United Nations climate talks ended Saturday with a last-ditch agreement to set a timetable in the future to make goals that will hopefully one day comprise part of a future pact on climate change. If that doesn't sound much like progress, it took an agonizing effort to broker even that resolution.
Talks in Warsaw, Poland, started two weeks ago with limited hope for a large-scale fix, but their end tempered ambitions even further. "By taking us to the brink of collapse, looking over the edge and then pulling back, we come away feeling delighted that any progress has been made at all," said Jonathan Grant, director of sustainability and climate change for PricewaterhouseCoopers.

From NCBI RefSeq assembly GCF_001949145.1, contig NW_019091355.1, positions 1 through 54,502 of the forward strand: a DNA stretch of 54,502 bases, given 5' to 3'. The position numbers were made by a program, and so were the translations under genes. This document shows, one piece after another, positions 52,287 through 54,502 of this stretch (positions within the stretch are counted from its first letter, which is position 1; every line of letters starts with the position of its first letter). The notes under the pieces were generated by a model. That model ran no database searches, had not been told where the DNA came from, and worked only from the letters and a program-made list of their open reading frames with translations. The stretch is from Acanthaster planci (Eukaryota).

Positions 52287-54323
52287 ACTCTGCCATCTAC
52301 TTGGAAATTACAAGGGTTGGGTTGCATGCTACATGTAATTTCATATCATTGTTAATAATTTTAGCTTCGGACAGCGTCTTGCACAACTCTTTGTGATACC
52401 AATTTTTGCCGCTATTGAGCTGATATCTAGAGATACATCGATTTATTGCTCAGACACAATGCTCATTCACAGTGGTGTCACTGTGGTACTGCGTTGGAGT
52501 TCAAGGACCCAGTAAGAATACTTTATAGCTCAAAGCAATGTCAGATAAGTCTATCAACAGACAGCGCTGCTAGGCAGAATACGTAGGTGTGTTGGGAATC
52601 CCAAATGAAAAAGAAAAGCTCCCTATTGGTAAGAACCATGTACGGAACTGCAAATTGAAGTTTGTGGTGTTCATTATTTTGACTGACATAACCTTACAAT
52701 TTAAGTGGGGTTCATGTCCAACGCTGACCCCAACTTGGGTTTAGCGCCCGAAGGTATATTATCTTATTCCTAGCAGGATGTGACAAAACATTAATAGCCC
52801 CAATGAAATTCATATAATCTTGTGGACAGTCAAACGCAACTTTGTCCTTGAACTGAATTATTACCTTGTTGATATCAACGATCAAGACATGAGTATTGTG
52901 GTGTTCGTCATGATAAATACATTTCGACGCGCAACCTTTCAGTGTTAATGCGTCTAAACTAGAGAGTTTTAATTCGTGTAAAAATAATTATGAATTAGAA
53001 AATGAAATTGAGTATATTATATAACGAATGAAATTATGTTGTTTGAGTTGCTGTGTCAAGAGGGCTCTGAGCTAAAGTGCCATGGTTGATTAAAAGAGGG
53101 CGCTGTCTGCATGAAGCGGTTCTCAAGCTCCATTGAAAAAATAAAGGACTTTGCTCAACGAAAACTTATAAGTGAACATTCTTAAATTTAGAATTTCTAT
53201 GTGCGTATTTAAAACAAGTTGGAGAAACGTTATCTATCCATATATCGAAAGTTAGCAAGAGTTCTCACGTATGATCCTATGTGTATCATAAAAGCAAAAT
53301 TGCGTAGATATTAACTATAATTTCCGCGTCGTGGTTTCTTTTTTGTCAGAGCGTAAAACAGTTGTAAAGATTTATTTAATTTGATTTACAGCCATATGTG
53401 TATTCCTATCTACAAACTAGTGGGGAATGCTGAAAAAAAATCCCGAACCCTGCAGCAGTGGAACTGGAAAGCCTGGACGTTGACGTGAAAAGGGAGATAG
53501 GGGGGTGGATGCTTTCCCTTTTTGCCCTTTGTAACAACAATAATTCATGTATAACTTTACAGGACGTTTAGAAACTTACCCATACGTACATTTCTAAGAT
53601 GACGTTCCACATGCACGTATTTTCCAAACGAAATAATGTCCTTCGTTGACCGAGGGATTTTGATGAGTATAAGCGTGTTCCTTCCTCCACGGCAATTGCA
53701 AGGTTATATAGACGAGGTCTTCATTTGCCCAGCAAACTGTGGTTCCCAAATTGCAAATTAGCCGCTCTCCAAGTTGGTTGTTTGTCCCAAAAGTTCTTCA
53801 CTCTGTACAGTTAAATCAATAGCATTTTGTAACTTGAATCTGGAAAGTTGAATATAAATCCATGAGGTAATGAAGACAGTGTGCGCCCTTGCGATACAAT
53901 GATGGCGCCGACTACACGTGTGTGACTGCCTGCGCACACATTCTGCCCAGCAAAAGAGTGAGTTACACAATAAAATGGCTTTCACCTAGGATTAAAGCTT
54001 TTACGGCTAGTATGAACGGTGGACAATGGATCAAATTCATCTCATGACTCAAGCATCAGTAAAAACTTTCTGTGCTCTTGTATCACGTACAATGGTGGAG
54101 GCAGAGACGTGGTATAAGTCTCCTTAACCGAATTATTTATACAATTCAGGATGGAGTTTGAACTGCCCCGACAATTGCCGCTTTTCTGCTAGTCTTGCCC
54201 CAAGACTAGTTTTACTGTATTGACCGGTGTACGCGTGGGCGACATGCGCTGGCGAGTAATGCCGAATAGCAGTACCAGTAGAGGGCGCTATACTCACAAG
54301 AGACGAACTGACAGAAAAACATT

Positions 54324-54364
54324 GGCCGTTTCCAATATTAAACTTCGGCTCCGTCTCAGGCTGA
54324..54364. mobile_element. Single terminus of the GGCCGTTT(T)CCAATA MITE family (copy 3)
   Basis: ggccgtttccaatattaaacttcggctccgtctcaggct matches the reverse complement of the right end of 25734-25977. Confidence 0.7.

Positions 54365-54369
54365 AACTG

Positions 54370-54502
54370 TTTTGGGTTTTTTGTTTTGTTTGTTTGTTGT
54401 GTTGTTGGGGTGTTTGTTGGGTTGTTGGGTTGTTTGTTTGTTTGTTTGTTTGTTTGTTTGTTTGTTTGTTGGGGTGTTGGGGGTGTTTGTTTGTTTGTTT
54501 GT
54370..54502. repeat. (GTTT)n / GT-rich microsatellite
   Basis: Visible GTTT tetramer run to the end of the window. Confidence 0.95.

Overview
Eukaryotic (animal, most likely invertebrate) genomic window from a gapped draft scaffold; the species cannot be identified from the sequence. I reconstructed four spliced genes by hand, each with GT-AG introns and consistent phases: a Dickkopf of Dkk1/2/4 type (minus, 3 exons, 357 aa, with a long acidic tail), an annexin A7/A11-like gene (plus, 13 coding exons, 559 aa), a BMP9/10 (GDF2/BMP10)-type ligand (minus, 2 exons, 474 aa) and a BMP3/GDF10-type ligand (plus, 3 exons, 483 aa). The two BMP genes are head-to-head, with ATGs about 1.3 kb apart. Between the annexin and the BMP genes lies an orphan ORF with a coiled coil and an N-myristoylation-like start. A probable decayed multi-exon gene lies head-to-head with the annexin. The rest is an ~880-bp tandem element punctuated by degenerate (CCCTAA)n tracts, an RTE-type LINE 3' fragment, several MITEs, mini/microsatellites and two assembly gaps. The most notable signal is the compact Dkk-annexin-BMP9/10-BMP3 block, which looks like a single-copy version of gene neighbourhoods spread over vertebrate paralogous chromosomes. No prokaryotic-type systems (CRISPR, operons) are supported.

That "progress" comes in the form of an agreement for each country to provide emissions goals by the time international climate delegates meet again in Paris in 2015. The deal also provides some aid for poor countries suffering from the effects of climate change.
The first sign of trouble for these talks came early, when Warsaw was selected as the host site. Environmental groups weren't pleased that one of Europe's heaviest coal-burning countries would serve as the backdrop to discussions on how to cut emissions. Meanwhile, the event's Polish organizers drew heat for a blog post suggesting — tongue-in-cheek, apparently — that melting ice would open new opportunities to chase "pirates, terrorists, and ecologists."